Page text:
NO: Real estate in-person work is non-essential under this coronavirus order. Real estate agents must stay home, like everyone else. No showings, no appointments in person, no open houses, no meeting appraisers or inspectors. Movers are a no-go, too.

NO for now – may change? Home inspectors seem to be non-essential, but it’s possible that it could be changed a little as the home confinement for everyone continues. It would not surprise me if both inspectors and appraisers could work, but only alone, without buyers, sellers, or agents present sometime in the coming weeks. We Realtors are watching this carefully to see what happens. There’s a push for permitting virtual notarization that I suspect will go through (and become permitted at some point soon).

Appraisers are working for some lenders. Others are not. Today I got an update from my wonderful Wells Fargo lender: “For purchase and no cash out refinance, Wells Fargo will use Drive-By Appraisal report.  We will prioritize the purchase appraisal order. ”

Is it possible to buy a home during the Shelter in Place order?

Technically, it is possible to get into contract right now. Closing during this coronavirus Shelter in Place period is another matter. What can happen is:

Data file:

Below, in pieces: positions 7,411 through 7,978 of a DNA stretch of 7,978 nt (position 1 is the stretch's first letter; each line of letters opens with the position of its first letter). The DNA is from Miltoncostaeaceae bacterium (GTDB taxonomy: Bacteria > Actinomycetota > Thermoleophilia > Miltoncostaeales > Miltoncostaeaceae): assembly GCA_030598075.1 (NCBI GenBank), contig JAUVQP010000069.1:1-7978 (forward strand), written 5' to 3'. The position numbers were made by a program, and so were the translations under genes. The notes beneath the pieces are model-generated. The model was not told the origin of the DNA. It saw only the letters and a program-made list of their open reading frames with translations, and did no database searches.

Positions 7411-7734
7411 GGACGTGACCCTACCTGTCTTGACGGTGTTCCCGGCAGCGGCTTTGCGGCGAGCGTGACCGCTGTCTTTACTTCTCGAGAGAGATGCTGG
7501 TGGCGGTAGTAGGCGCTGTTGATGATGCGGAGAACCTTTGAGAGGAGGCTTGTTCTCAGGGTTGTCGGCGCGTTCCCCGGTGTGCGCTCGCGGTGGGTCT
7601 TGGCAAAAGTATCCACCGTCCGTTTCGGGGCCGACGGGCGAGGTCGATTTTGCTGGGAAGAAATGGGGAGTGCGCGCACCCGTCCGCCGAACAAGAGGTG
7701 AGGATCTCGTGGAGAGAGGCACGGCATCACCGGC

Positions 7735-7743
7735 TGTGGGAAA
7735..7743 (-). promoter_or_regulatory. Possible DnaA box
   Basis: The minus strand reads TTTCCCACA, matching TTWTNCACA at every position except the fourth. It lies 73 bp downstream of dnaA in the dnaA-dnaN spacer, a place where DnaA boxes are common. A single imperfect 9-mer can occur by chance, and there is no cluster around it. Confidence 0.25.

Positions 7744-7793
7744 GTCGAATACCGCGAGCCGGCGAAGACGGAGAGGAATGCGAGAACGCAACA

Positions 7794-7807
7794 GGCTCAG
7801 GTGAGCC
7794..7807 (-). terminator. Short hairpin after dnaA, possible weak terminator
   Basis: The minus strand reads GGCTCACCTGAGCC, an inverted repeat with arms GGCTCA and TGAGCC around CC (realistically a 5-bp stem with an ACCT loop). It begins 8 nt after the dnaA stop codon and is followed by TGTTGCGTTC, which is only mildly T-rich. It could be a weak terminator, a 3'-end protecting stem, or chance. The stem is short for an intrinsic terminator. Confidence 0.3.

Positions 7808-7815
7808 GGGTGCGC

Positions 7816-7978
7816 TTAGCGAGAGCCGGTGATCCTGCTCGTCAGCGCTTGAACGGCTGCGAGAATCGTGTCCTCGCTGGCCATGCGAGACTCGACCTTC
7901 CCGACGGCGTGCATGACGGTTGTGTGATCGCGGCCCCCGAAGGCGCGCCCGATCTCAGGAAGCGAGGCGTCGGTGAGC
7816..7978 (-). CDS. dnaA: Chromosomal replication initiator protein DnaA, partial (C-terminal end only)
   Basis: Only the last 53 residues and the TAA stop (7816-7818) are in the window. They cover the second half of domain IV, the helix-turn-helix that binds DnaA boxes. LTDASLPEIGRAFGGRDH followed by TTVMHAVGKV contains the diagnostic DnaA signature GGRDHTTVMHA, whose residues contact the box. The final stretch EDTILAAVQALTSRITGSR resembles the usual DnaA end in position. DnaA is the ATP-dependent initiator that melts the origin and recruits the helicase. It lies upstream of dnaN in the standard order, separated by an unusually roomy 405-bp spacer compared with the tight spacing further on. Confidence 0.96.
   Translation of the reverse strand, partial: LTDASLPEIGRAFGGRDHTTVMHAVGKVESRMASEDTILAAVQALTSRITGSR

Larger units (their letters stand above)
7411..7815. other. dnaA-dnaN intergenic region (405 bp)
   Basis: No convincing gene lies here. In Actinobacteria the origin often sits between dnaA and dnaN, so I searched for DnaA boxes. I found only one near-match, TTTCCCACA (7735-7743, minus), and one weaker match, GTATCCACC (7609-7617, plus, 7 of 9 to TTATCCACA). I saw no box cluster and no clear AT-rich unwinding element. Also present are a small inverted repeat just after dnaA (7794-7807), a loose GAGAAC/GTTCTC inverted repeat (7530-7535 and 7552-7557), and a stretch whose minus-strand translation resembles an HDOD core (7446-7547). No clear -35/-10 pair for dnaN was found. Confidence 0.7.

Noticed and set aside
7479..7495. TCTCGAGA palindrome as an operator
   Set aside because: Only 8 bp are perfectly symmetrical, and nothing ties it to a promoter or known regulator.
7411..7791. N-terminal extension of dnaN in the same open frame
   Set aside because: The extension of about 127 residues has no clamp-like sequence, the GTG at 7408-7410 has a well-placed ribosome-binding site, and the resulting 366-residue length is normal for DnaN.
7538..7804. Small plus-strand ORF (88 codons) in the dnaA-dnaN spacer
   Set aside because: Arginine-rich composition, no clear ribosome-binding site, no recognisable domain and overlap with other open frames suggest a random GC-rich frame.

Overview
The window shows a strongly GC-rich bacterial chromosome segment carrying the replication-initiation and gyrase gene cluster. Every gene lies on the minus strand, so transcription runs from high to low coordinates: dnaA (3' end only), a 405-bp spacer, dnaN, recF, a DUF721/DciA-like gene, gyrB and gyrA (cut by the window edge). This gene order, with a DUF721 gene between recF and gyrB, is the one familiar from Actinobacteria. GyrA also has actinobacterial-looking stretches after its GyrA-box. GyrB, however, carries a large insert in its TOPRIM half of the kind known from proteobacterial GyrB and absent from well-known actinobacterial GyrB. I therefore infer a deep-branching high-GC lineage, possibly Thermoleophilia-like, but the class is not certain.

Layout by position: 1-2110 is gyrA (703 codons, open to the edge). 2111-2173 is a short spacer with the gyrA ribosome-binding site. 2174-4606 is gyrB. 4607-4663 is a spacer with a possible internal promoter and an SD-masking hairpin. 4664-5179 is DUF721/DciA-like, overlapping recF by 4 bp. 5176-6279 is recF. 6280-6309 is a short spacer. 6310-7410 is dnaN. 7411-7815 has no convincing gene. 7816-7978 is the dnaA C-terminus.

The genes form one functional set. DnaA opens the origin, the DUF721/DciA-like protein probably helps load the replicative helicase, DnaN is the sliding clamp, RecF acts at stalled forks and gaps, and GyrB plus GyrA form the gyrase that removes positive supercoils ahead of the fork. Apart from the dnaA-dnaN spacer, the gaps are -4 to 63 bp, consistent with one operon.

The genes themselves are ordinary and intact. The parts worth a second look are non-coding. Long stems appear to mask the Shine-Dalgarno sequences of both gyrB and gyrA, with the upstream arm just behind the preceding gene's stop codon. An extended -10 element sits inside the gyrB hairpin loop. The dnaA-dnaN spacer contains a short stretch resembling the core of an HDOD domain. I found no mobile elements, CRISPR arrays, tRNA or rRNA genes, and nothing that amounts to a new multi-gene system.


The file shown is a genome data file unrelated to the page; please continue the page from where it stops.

• you may write an offer with your agent and sign it using DocuSign, Authentisign, or another electronic service
  • you can wire your initial deposit to the title company
  • you are able to review all of the disclosures, reports, and pre-sale inspections etc. and sign them electronically
  • you must meet with a mobile notary or escrow officer to sign the final documents
  • the title company can record the deed electronically

All of that is good, but what cannot happen right now, under the current order, is still a big hurdle:

  • Appraisers cannot visit the home (perhaps that will change?)
  • Inspectors cannot go to the property (may change?)
  • your agent cannot do his or her Agent Visual Inspection Disclosure (mandated, no work arounds exist)
  • you cannot visit the house or condo

I would not suggest that you buy a house sight unseen, which we call a blind offer. It’s dangerous and unwise. There’s enough danger with coronavirus alone without compounding it!

My belief is that this Shelter in Place will go on for 2 or 3 months as that is what the governor of California said last night. In that case, it would be practical to allow certain real estate functions to move forward in a limited way so that people can buy and sell. It would make sense to permit private showings with clients staying 6′ away from their agents, for inspectors to visit the property with no one else present, and same with appraisers.

There is a lot we do not know. With sales pretty much stopped, we don’t know where values are. Are they falling? Are they rising? There’s no data. With the stock market falling and unemployment rising, it seems like prices should fall in real estate, but we never really know until there’s a look into the past.